LMA closes its case

By Andrew Herington

As the LMA case wraps up, it is fair to say the experts they called to argue the case for the East West Link were underwhelming.

This reflects the small pool of specialised knowledge in Australia – and the choices made by the proponent and consultants to defend the project and the work of colleagues.

There were heartening remarks about Trin Warren Tam-Boore wetlands in Royal Park. The LMA expert recommended the wetlands be excised from the proposed project area and fenced off during construction – adding in the need to protect the avenue of elms to the south. A registered lemon scented gum, a stand of “senescing” sugar gums and a row of elms in Flemington Rd were not so fortunate with all to be removed and replaced.

After 7 days the LMA has now completed its presentation of evidence and on Friday the Melbourne City Council will open its case against the project – focussing on Royal Park and the proposed viaduct down Moonee Ponds Creek (Part B).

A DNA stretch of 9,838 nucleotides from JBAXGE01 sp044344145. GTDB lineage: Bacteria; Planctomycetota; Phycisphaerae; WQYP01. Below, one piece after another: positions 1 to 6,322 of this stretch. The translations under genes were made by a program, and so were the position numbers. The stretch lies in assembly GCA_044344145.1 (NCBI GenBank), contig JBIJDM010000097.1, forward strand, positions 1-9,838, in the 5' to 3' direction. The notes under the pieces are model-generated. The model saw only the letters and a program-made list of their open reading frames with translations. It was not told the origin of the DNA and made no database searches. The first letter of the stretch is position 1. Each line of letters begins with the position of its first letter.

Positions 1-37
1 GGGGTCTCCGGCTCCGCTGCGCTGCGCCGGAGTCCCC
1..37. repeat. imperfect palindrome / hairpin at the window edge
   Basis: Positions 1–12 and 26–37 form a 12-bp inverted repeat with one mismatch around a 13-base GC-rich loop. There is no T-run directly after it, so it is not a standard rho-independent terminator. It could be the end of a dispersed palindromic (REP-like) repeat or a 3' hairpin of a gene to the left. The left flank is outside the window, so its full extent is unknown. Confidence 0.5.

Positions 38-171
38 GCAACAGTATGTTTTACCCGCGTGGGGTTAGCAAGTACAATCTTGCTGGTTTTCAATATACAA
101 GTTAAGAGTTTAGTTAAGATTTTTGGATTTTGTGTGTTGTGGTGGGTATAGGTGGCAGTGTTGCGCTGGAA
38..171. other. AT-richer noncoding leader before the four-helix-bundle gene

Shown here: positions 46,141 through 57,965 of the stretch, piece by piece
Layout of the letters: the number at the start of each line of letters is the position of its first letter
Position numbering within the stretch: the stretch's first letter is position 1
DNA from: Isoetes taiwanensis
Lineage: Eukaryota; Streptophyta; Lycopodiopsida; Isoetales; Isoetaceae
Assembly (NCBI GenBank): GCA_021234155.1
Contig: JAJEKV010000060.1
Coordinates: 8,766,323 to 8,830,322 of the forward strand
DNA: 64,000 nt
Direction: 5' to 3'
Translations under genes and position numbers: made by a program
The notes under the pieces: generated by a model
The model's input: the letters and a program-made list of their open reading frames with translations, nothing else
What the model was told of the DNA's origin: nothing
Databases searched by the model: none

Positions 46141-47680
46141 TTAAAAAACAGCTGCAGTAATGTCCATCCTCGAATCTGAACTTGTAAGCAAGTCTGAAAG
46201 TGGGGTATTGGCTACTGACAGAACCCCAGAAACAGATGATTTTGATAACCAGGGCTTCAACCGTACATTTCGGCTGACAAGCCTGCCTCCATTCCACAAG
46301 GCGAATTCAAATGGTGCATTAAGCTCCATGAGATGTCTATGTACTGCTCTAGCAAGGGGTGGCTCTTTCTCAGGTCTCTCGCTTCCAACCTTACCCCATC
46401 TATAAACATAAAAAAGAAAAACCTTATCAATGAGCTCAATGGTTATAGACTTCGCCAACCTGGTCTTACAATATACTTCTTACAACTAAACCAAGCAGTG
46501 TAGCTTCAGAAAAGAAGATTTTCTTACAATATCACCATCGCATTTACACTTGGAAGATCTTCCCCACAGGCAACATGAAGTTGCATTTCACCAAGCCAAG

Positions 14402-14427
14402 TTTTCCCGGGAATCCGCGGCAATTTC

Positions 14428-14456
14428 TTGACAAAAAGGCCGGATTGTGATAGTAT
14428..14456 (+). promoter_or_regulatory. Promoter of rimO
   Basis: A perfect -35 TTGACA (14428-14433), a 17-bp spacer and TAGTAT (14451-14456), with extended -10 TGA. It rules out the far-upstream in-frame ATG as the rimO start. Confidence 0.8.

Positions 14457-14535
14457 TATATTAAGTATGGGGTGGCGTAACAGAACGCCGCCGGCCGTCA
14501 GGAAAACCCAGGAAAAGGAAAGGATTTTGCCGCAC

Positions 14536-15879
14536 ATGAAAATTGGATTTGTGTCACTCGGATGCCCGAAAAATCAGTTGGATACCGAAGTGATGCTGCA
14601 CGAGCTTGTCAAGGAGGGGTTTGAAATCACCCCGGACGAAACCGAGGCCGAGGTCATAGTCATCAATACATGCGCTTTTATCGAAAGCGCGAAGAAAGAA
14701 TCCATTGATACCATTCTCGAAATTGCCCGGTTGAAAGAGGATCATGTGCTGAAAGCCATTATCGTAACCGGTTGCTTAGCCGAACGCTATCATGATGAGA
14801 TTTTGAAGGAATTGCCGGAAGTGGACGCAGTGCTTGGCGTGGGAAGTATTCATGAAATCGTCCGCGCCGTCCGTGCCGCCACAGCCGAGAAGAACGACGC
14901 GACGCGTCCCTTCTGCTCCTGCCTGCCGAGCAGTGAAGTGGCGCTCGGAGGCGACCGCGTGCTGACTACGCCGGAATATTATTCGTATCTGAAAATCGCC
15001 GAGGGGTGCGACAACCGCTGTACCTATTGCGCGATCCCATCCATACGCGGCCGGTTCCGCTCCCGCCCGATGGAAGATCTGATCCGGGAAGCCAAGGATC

In summarising the state of debate late on Thursday, Stuart Morris QC addressed five key criticisms that have emerged as consistent themes in submissions and cross examinations

  1. Whether the LMA has complied with the requirements of the Transport Integration Act and specifically the difference between the dictionary meaning of “minimising impacts” and the legal definition in previous cases.
  2. The legal issue of whether the trees in Royal Park are “planted vegetation” and whether they are exempt from planning controls – including the applicability of the Council’s 1934  regulations and whether the trees had involved “public funds”.
  3. The LMA are to provide more information about why they did not support alternative grade separated interchange arrangements at Hoddle St (known as P and Q turns).
  4. The LMA will also provide more information about the basis for allowing cut and cover in the eastern section of Royal Park, highlighting the much greater cost of tunnelling.
  5. They also submitted that the “relevant comparator” was what traffic would be like in 2031 if the freeway was not built, rather than a comparison with today’s traffic conditions.

There will be a lot more heard about all these topics in the remaining 22 days.

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